News | Heart Failure | August 04, 2020

Three Years After Stem Cell Trial for Heart Failure was Abandoned New Evidence Shows it Works

The 2017 ALLSTAR study that was ended for failure to show efficacy might be revisited after a new data analysis shows benefit for heart disease patients

Examples of  allogeneic cardiac cells (also called cardiosphere-derived cells or CDCs).

Examples of allogeneic cardiac cells (also called cardiosphere-derived cells or CDCs), that were used to treat heart attack infarcts to reverse heart failure in the ALLSTAR trial.

August 4, 2020 - More than three years after a clinical trial was prematurely ended for failing to show progress in healing heart attack scars, the European Heart Journal publishing some surprising results showing that the heart cell treatment does benefit patients.[1]

Data from the ALLSTAR study published Tuesday by the European Heart Journal showed that although infusions of allogeneic cardiac cells (called cardiosphere-derived cells or CDCs) did not appear to shrink the infarct scar after a heart attack, other data from the study show a clear benefit. 

Compared with patients who received placebo treatment, patients randomized to receive CDC infusions showed a decrease in the volume of blood in the heart before and after it beats, indicating that the heart had not dilated, as it does progressively in heart failure.

"As it develops heart failure, the heart gets bigger and bigger, like a swelling balloon," said the study's lead author, Raj Makkar, M.D., vice president of cardiovascular innovation and intervention for Cedars-Sinai and the Stephen R. Corday, M.D., chair in interventional cardiology. "One way we can measure the health of a heart is to measure the volume of blood it can hold. The bigger the volume, the more damaged the heart."

The newly analyzed data from the ALLSTAR study, which was sponsored by Capricor Therapeutics, showed that patients given a placebo had hearts that continued to swell, holding larger volumes of blood, while the patients who received CDC infusions had smaller hearts with lower volumes.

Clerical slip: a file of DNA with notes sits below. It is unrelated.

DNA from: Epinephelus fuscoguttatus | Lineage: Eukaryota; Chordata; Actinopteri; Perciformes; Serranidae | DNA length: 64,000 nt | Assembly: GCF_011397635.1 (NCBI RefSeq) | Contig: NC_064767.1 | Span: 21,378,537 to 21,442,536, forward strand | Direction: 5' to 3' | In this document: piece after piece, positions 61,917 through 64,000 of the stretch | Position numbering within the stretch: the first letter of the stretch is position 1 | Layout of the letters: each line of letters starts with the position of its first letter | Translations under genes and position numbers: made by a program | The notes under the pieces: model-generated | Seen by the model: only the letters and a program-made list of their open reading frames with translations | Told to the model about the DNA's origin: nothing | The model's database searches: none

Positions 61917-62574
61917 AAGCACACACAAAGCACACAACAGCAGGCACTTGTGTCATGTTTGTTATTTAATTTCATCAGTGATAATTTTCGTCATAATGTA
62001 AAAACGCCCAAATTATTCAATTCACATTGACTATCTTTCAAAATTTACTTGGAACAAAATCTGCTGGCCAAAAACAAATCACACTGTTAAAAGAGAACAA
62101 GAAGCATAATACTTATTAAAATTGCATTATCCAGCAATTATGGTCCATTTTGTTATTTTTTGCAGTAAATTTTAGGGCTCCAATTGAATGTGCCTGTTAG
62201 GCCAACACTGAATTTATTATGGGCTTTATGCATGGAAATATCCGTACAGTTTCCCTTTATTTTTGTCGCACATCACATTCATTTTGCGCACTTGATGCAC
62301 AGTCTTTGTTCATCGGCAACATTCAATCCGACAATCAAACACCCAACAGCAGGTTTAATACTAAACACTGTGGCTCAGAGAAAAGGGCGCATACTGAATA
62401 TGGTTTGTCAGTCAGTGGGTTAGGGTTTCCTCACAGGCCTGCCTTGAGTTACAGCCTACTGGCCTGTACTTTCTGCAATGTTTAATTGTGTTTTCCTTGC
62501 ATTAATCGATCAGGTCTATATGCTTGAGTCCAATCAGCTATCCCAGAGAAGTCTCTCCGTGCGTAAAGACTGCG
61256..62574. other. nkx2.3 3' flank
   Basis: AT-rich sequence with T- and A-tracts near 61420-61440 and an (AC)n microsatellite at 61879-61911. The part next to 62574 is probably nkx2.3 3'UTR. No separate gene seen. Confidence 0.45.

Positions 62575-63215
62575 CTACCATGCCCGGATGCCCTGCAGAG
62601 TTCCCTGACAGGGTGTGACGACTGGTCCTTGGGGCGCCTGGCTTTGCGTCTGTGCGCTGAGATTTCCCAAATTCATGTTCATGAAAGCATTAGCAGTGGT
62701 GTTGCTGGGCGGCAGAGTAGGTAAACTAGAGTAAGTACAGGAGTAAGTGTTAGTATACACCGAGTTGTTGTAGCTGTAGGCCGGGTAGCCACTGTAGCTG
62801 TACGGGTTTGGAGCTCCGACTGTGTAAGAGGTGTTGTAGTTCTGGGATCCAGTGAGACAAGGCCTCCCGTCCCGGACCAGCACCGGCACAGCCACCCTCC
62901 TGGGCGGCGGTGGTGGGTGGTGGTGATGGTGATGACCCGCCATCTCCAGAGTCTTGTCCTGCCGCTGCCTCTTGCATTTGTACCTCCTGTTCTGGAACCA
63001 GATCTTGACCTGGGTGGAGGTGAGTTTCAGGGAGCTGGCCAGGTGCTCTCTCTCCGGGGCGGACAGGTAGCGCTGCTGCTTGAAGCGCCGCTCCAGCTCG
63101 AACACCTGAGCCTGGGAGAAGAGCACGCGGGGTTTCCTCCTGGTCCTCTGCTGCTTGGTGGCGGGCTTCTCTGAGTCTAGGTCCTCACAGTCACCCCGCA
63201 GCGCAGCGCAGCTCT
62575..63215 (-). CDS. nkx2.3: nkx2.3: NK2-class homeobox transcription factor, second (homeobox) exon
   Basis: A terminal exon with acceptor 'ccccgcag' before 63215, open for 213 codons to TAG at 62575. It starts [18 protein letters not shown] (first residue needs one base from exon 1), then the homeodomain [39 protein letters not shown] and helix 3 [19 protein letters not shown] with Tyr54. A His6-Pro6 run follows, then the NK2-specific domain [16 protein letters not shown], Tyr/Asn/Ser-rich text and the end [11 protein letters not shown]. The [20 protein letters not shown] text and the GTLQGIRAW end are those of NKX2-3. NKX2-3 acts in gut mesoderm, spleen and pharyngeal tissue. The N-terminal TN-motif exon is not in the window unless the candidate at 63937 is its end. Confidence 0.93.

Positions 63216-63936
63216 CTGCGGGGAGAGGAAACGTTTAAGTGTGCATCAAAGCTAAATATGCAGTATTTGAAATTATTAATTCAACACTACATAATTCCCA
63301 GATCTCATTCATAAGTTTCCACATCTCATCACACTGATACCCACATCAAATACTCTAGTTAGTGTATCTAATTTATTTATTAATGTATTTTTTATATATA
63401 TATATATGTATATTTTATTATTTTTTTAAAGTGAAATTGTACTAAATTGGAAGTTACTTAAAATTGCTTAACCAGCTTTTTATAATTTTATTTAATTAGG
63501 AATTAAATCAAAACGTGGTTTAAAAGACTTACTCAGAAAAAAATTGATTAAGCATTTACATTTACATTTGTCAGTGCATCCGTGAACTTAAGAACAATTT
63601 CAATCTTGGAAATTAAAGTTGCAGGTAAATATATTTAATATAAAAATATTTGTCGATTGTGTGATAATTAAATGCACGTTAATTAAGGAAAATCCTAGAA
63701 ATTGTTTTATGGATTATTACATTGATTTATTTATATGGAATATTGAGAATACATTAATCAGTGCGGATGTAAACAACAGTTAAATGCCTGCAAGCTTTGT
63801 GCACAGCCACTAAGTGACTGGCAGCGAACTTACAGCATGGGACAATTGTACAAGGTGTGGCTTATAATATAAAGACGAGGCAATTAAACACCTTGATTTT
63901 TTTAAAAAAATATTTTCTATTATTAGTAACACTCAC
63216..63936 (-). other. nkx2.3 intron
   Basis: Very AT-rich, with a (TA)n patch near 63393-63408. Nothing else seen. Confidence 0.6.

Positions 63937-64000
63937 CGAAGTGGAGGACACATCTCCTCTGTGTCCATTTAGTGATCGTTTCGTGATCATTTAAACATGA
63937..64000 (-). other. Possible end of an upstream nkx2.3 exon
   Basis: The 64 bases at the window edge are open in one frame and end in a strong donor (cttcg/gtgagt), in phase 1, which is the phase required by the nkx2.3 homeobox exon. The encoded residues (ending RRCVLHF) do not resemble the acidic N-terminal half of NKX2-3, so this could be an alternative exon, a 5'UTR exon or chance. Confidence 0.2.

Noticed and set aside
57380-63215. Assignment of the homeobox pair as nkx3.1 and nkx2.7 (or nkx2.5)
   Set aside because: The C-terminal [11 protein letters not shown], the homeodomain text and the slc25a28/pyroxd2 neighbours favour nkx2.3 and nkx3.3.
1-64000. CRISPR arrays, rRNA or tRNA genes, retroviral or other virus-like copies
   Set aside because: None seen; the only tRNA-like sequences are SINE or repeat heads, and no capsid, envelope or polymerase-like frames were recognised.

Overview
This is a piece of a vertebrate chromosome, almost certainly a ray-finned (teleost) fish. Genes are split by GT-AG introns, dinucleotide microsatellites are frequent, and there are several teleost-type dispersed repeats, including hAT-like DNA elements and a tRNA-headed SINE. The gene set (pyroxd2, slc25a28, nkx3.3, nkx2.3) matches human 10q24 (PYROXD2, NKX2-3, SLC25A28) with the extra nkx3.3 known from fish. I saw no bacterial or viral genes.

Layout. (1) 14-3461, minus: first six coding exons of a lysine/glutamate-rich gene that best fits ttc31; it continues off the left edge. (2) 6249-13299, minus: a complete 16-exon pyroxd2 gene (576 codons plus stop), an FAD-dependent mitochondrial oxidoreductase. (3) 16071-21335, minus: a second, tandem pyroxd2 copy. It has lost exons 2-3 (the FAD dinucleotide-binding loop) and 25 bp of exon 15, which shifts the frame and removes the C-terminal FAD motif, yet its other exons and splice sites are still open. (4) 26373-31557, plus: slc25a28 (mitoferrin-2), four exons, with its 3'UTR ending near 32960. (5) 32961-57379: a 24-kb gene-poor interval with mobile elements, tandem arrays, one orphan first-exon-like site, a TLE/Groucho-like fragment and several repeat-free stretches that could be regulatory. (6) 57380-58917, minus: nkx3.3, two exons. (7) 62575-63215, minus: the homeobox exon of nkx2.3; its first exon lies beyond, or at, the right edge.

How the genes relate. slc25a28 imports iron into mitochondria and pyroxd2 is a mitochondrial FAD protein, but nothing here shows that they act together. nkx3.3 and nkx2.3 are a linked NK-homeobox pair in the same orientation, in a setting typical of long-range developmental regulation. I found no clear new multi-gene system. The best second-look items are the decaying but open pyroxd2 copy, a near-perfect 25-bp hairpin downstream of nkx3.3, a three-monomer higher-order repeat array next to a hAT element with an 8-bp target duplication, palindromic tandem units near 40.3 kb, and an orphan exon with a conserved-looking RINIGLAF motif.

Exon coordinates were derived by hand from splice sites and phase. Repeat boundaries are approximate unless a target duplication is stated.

The new data results include:

   • The volume of blood held by the heart was essentially unchanged six months after CDC infusion, but increased by more than a teaspoonful in placebo patients.

   • A blood protein that measures heart failure severity was reduced in patients who had received CDCs, but not in placebo patients.

   • The chance that these findings were statistical flukes was only 2 percent.

"To me, these data are very reassuring that there really is therapeutic benefit," said Eduardo Marbán, M.D., Ph.D., executive director of the Smidt Heart Institute. "There is a growing body of evidence that this cell treatment does work."

Results from the earlier CADUCEUS trial, published in The Lancet in 2014, showed that injecting CDCs into the hearts of heart attack survivors significantly reduced infarct size. In 2017, however, the multicenter ALLSTAR study was prematurely halted after six months of data showed no decrease in heart attack scar size, but later analyses revealed the beneficial findings reported here.

"We think we may have chosen the wrong endpoint," said Marbán, the Mark S. Siegel Family Foundation Distinguished Professor, whose discoveries and technologies resulted in CDCs. "This happens in science because you have to design the trial a year or more before you begin, and sometimes you bet on the wrong hors... but that doesn’t necessarily mean the therapy is ineffective."

The cells used in the study were CAP-1002, Capricor Therapeutic’s off-the-shelf, cardiosphere-derived cell (CDC) product candidate. Other clinical trials and case series, in which CDCs were used to treat advanced heart failure, Duchenne Muscular Dystrophy, and COVID-19, also demonstrated positive results. And new studies using CDCs are in the planning stages.

"California is known as the stem cell state, but few technologies being tested in California actually were developed here," said Shlomo Melmed, MB, ChB, executive vice president of Academic Affairs, dean of the Medical Faculty and professor of Medicine. "Increasing evidence-including the results of the large multicenter ALLSTAR trial-validates the potential utility of a cell product which was conceived by a faculty member at Cedars-Sinai, and first tested clinically here."

Read the complete study published by the European Heart Journal. 

Disclosures: Except for the cells used in CADUCEUS, the cardiosphere-derived cells used in these studies were derived from donor hearts and provided by Capricor Therapeutics. Marbán developed the process to grow CDCs when he was on the faculty of Johns Hopkins University; the process was further developed at Cedars-Sinai. Capricor has licensed the process from Johns Hopkins and from Cedars-Sinai for clinical and commercial development. Capricor has licensed additional intellectual property from Cedars-Sinai and the University of Rome. Cedars-Sinai and Marbán have financial interests in Capricor.

Reference:

1. Raj R Makkar, Dean J Kereiakes, Frank Aguirre, et al. Intracoronary ALLogeneic heart STem cells to Achieve myocardial Regeneration (ALLSTAR): a randomized, placebo-controlled, double-blinded trial. European Heart Journal, ehaa541, https://doi.org/10.1093/eurheartj/ehaa541. 
 
 

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